Scientific

The value is shown as a single digit, followed by a decimal point, followed by a number of digits determined by the precision setting, followed by the letter "e" and the power of ten to raise the preceding value to. In this case, pi times 1,000 would display as 3.142857e+003.

Table 10-2 shows all manipulators that affect floating-point output (and sometimes numeric output in general). See Table 10-1 for general manipulators you can use together with the floating-point manipulators.

Table 10-2. Floating-point and numeric manipulators

 
Manipulator Description Sample output
Fixed

Show floating-point values with a fixed number of digitsto the right of the decimal point. 

With a default precision of six digits:

  pi = 3.142857
scientific Show floating-point values using scientific notation, which means a decimal number and an exponent multiplier.

pi * 1000, with a default precision of six digits:

  pi = 3.142857e+003
setprecision

Control the number of digits displayed in the output. (See further explanation later.)

Pi in the default format, with a precision of 3 :

  pi = 3.14
  In fixed format:
  pi = 3.143
  In scientific format:
  pi = 3.143e+000
showpos

Show a plus sign in front of positive numbers. 

+3.14
noshowpos This works for any kind of number, decimal or integer. 
showpoint Show the decimal, even if there are only zeros after it.

The following line, with a precision of 2 :

noshowpoint This works only for floating-point values, and not for integers.  
  cout << showpoint << 2.0
  will display like this:
  2.00
showbase Show the base for the number: decimal (none), octal (leading zero), or hexadecimal (leading 0x). See the next entry.Decimal: 32
noshowbase  Octal: 040
  Hexadecimal: 0x20
dec Set the base for the numbers to be displayed to decimal, octal, or hexadecimal. The base is not shown by default; use showbase to display the base. See previous entry.
oct   
hex   
Uppercase Display values in uppercase. This sets the case for numeric out put, such as 0X for hexadecimal numbers and E for numbers in scientific notation.
nouppercase   
   
   

In all three formats, all manipulators have the same effects except setprecision. In the default mode, "precision" refers to the number of digits on both sides of the decimal point. For example, to display pi in the default format with a precision of 2, do this:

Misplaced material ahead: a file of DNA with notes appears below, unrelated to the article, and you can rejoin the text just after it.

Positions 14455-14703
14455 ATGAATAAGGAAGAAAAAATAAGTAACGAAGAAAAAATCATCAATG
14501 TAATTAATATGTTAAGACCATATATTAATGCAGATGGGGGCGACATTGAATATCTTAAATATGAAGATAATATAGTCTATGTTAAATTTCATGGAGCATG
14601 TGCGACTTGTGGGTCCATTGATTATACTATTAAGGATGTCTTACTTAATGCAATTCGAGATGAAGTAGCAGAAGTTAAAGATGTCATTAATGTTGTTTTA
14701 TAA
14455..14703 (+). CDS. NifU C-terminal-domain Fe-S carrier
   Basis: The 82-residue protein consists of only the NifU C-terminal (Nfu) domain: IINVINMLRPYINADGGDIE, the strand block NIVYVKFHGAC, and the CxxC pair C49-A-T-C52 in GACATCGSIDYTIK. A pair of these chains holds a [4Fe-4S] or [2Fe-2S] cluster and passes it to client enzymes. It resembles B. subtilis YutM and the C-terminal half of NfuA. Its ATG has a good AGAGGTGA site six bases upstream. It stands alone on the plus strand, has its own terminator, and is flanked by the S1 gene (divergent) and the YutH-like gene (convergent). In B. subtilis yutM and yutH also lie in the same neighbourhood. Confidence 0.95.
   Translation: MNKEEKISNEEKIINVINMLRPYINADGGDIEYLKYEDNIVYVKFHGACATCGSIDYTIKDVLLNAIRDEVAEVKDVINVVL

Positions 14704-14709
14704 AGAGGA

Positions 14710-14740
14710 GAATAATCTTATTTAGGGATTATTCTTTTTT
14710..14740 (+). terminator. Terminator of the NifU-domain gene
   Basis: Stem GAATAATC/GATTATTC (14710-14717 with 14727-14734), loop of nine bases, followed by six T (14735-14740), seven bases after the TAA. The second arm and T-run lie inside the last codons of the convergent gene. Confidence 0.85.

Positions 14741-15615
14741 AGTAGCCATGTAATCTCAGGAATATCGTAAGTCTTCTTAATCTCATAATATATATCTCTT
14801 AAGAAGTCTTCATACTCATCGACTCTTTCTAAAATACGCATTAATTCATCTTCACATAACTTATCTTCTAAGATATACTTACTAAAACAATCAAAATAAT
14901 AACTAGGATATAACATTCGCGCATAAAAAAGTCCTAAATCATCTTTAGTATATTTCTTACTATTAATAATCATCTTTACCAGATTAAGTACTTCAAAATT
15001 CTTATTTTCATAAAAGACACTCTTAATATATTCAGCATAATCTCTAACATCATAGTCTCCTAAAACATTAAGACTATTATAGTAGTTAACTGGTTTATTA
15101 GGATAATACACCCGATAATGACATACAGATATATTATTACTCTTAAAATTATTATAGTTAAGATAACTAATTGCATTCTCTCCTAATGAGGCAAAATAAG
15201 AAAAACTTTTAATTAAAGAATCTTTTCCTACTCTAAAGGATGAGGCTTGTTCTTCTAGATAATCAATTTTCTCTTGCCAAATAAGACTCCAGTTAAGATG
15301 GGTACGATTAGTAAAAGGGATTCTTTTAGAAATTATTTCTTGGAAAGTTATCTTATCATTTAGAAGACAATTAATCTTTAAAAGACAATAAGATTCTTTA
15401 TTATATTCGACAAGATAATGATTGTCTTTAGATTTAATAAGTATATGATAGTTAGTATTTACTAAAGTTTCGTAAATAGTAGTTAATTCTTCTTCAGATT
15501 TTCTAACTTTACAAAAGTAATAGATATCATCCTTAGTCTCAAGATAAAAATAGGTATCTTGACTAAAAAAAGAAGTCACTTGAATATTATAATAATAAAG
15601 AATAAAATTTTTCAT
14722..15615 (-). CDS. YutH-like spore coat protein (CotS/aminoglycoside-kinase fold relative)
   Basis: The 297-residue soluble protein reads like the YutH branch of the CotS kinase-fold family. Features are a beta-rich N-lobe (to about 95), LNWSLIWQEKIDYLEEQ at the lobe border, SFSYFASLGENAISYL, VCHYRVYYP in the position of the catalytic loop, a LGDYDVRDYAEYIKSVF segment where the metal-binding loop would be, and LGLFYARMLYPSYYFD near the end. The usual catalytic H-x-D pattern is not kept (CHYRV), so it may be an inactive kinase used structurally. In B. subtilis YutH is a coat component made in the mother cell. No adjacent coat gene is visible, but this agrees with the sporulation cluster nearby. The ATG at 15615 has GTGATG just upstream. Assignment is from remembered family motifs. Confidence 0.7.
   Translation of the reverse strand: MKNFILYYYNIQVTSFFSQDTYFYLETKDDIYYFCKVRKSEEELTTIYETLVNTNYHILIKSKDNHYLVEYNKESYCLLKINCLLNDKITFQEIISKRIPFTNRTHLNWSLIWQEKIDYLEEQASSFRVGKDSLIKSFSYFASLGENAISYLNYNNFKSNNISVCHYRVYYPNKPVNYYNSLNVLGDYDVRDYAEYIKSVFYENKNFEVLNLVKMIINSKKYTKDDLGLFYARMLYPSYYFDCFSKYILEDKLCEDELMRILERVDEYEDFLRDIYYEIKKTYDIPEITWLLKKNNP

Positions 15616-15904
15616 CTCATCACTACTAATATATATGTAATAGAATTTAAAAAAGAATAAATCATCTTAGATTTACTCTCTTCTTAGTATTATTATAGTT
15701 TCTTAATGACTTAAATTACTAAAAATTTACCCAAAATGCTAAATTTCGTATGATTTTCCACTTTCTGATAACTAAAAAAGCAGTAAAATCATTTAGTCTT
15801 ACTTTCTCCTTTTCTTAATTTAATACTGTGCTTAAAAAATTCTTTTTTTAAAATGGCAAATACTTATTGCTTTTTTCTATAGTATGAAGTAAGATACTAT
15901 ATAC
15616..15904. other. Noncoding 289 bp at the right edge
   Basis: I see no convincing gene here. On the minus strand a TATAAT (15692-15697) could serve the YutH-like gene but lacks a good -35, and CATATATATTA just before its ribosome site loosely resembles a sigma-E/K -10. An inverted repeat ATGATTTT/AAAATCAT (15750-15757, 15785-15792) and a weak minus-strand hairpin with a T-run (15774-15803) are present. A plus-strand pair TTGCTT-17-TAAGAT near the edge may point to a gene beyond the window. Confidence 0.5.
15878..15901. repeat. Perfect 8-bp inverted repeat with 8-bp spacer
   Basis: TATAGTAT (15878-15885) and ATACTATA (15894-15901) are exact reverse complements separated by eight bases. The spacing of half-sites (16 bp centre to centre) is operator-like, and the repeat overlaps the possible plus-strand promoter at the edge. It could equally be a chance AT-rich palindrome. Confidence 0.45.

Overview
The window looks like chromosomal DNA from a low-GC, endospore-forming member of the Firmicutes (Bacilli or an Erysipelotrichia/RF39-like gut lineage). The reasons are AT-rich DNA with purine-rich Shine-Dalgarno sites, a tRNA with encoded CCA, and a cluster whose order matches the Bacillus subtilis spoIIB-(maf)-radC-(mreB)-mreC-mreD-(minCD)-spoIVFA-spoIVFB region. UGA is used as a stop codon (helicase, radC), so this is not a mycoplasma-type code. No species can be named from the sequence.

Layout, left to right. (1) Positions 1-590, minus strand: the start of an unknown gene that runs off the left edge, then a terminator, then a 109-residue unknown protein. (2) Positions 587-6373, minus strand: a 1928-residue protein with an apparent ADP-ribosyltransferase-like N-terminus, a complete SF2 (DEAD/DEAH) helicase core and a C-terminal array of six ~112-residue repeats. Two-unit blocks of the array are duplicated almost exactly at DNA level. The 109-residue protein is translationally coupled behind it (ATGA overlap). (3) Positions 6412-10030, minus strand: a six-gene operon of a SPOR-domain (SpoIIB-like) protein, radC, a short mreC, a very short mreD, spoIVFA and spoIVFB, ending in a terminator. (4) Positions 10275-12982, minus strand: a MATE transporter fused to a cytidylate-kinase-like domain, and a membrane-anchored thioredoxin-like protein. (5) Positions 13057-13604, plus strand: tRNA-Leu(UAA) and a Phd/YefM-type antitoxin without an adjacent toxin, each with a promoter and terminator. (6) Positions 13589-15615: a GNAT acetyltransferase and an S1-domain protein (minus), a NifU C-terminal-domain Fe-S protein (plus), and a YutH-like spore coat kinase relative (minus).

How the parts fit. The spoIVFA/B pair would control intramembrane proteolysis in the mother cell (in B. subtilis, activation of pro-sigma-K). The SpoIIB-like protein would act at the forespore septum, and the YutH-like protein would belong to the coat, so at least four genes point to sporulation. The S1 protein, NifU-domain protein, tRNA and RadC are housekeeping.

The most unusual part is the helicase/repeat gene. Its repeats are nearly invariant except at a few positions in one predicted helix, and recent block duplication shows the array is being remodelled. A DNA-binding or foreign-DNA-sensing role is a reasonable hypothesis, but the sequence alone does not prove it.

cout << "pi = " << setprecision(2)
       << pi << '\n';

Your output will look like this:

  pi = 3.1

By comparison, consider if you want to display pi in fixed-point format instead:

  cout << "pi = " << fixed
       << setprecision(2)
       << pi << '\n';

Now the output will look like this: 

  pi = 3.14

This is because, in fixed-point format, the precision refers to the number of digits to the right of the decimal point. If we multiply pi by 1,000 in the same format, the number of digits to the right of the decimal remains unchanged:

  cout << "pi = " << fixed
       << setprecision(2)
       << pi * 1000 << '\n';

produces:

  pi = 3142.86

This is nice, because you can set your precision, set your field width with setw, right-justify your output with right (see Recipe 10.1 ), and your decimal points will all be lined up vertically.

Since a manipulator is just a convenient way of setting a format flag on the stream, remember that the settings stick around until you undo them or until the stream is destroyed. Save the format flags (see Example 10-3) before you start making changes, and restore them when you are done

See Also

Recipe 10.3